Report: 76ers rookie Zhaire Smith expected to return around Christmas

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76ers first-rounder Zhaire Smith suffered a Jones fracture in his left foot last month, leaving plenty of uncertainty about when he’d return.

Keith Pompey of The Inquirer:

The 76ers expect injured rookie Zhaire Smith to be available to play in a game around Christmas, league sources say.

A rookie on a team with legitimate aspirations of deep-playoff advancement, Smith was already unlikely to crack Philadelphia’s rotation this season. All this lost developmental time makes it even less likely.

But the sooner Smith returns, the better for him and Philadelphia. The No. 16 pick impresses with his athleticism and motor, but he needs time to develop his perimeter skills.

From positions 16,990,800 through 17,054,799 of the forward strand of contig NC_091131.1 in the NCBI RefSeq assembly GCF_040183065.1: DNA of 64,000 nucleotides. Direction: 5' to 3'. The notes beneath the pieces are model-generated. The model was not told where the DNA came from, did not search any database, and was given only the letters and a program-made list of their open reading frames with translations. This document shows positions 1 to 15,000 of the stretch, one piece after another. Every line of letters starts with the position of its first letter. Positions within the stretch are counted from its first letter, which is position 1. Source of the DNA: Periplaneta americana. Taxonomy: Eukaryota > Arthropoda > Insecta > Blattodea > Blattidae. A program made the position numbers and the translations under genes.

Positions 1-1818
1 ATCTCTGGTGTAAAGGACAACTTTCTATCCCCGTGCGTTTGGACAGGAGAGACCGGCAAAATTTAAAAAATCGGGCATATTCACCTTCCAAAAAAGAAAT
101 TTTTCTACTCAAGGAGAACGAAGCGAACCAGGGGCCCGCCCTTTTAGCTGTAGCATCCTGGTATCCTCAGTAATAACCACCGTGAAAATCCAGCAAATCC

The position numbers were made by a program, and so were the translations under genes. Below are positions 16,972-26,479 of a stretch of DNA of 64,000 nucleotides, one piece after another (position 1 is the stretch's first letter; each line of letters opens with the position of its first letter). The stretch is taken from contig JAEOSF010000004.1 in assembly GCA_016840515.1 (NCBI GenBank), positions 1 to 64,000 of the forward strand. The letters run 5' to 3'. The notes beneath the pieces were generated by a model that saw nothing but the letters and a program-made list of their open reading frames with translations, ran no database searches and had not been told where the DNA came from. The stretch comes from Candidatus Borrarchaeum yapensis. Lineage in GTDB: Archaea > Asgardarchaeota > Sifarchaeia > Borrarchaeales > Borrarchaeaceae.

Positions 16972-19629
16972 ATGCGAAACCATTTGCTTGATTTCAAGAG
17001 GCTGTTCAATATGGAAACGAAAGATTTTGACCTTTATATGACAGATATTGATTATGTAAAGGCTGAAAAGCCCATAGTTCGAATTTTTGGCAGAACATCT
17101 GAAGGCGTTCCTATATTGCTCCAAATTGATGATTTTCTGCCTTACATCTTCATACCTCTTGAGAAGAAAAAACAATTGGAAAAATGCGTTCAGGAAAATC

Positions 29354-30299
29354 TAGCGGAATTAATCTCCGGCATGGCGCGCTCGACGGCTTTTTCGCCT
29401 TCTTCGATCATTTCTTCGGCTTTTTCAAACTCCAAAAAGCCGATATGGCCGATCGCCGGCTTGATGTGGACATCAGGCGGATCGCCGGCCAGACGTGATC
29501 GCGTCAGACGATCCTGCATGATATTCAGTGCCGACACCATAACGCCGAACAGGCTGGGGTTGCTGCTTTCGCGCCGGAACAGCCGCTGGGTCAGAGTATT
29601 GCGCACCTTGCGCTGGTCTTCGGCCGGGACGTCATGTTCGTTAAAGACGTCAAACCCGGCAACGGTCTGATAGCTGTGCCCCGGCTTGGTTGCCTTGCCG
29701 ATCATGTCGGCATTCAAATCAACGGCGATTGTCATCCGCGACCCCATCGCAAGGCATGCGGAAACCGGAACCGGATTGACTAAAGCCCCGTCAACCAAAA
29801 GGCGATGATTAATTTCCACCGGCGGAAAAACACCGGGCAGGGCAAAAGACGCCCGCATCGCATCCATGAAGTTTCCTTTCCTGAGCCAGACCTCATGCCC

Kevin Love launches “Love Fund” to bring more focus to mental health issues

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The NBA is not shying away from the issue of the mental health of its players.

In the wake of All-Stars DeMar DeRozan and Kevin Love coming forward about their mental health challenges, the league and the players’ union combined to tell players to speak out on the issue and take advantage of the services offered.

Kevin Love is doing more than just that, he has formed the Kevin Love Fund to help change the stigma around mental health issues. The fund has partners such as Headspace, with the focus being on prioritizing mental health awareness. He went on the Today Show on NBC to talk about it.